Winter is always a good time to check your home insulation. You’ll want to ensure you’ve sealed any potential air leaks so you’re not losing heat out of your home or letting cold air in. The first step is to check your doors and windows are in good working order.
If you’ve discovered any cracks or damage to your windows, you’ll need to look at getting them repaired or replaced. So, what’s the best option?
Let’s take a look at when you should repair a window and when replacement is the only option.
When can I repair a window?
When your supplier talks about repairing a window, they mean whether they can use existing parts of the window (i.e. the frame). If there is damage to a panel of glass, there’s very little they can do but replace the whole glass. If you’ve discovered the following issues with your windows, ask your glazier about repairing before replacement.
- Broken or cracked glass: Whether it’s minor or major damage to a pane of glass, you should be able to replace the glass without replacing the frame.
- Rotting, split mullions: Windows with worn or brittle putty securing single-glass panes can be fixed by cleaning the area and applying fresh putty. You also need to install new glazier points to keep the glass in place.
- Stuck, immobile sashes: There are several possible reasons sashes could get stuck. It could be due to several layers of paint on the sash and frame keeping the two stuck together, or it could be because of the sash going off track.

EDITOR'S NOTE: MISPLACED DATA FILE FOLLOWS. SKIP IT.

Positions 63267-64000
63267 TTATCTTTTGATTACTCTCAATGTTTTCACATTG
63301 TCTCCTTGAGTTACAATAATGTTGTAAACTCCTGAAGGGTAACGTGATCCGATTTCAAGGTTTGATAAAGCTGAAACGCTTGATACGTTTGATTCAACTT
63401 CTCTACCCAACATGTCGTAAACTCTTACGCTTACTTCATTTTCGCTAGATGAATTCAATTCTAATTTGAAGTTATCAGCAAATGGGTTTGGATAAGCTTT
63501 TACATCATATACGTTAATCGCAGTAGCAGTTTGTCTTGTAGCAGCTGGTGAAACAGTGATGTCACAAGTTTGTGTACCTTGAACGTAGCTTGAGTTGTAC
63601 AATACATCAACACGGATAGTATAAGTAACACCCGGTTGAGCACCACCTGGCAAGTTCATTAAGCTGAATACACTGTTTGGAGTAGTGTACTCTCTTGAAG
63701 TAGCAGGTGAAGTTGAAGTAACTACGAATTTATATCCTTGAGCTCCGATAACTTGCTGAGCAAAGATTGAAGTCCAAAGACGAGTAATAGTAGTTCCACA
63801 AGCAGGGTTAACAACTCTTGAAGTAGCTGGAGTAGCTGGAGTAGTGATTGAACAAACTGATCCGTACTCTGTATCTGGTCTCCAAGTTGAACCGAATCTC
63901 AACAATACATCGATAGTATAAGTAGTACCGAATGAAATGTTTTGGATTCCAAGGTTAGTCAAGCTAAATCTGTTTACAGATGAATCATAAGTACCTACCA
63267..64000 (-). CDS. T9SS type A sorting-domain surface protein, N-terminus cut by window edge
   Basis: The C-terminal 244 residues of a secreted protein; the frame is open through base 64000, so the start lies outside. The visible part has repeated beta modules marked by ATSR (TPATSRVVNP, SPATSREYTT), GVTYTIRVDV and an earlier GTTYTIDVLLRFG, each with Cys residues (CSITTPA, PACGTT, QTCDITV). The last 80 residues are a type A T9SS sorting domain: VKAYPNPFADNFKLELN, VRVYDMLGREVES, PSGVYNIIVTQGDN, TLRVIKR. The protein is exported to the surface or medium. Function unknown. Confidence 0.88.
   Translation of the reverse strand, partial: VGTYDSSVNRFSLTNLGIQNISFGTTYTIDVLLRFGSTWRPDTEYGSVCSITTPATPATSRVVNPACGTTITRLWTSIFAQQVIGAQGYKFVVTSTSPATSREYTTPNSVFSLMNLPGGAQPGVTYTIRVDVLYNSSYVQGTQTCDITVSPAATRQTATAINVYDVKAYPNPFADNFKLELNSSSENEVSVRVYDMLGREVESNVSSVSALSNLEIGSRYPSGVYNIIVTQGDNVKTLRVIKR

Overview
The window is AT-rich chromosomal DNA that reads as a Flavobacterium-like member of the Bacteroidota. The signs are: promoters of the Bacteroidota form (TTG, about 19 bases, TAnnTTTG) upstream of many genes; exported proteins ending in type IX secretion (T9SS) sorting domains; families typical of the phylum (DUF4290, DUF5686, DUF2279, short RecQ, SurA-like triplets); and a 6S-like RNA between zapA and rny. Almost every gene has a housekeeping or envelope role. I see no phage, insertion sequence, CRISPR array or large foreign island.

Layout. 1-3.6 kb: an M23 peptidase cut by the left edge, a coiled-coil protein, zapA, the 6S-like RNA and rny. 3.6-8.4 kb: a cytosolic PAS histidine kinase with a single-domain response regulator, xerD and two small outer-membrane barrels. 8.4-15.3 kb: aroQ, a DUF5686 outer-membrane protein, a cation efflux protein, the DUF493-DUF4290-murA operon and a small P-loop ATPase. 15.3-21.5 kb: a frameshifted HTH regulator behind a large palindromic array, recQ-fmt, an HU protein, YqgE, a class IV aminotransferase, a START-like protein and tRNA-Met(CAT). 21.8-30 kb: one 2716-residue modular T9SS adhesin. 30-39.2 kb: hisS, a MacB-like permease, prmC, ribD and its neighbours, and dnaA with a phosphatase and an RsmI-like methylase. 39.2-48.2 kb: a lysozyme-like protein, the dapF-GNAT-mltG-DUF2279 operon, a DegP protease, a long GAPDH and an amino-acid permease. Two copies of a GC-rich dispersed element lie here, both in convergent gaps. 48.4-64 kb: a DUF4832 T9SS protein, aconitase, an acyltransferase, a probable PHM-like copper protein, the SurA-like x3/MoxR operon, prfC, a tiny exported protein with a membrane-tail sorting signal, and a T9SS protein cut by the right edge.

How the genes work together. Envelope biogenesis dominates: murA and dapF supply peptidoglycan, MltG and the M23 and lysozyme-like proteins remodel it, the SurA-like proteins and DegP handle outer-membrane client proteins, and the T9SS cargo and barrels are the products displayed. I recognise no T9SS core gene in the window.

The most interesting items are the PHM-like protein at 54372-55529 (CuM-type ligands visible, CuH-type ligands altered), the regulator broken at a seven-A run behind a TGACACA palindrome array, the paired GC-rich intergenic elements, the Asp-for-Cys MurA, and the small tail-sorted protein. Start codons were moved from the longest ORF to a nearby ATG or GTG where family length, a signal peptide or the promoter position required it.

- Damaged window casing: Aside from being unsightly, damaged or missing window casing can lead to irreversible window damage. The affected casing can still be replaced, however, without the need to get rid of the entire window.
When is window glass replacement the best option?
In the following cases, replacement would make better sense than attempting a repair as its benefits can easily offset window glass replacement costs.
- Rotting wood: If you have wooden frames and have discovered water or mould damage, these will need to be completely replaced. Changing to an aluminium frame will avoid any water damage in the future.
- Damaged panes: There are times when a damaged window pane means you will have to replace the entire window. This is especially true if the glass set within vinyl frames is already cracked. If possible, opt for a better-quality window frame as a replacement.
- Worn or broken seals: Window seals can crack or break due to wear and tear and temperature fluctuations. Broken seals are irreversible problems because when the seal is broken, it would be hard to recover the pane. A broken seal usually indicates a need to replace the window entirely.
- Draughty windows: Windows that are closed and yet are unable to keep draughts out may have cracked or peeled caulking, wood rot or ageing weather-stripping. While caulking can be done to seal gaps, the rest of the problems leading to draughts entail total window replacement.
Long-term effects of a broken window
Having broken windows threatens the safety and security of your home as these are open invitations to would-be burglars or thieves. Broken windows are inefficient windows, too, in terms of building insulation, heating performance and keeping out noise. Damaged windows also look unsightly.
So, the moment your glass window is broken, you should contact your window glass replacement specialist and get advice on the best course of action.
Window glass replacement in Perth
If you’re wondering about who to talk to about window replacement glass in Perth, your best option is Action Glass & Aluminium.
Action Glass and Aluminium specialise in glass repair, replacement and glazing services.
Contact us today for a free quote and advice.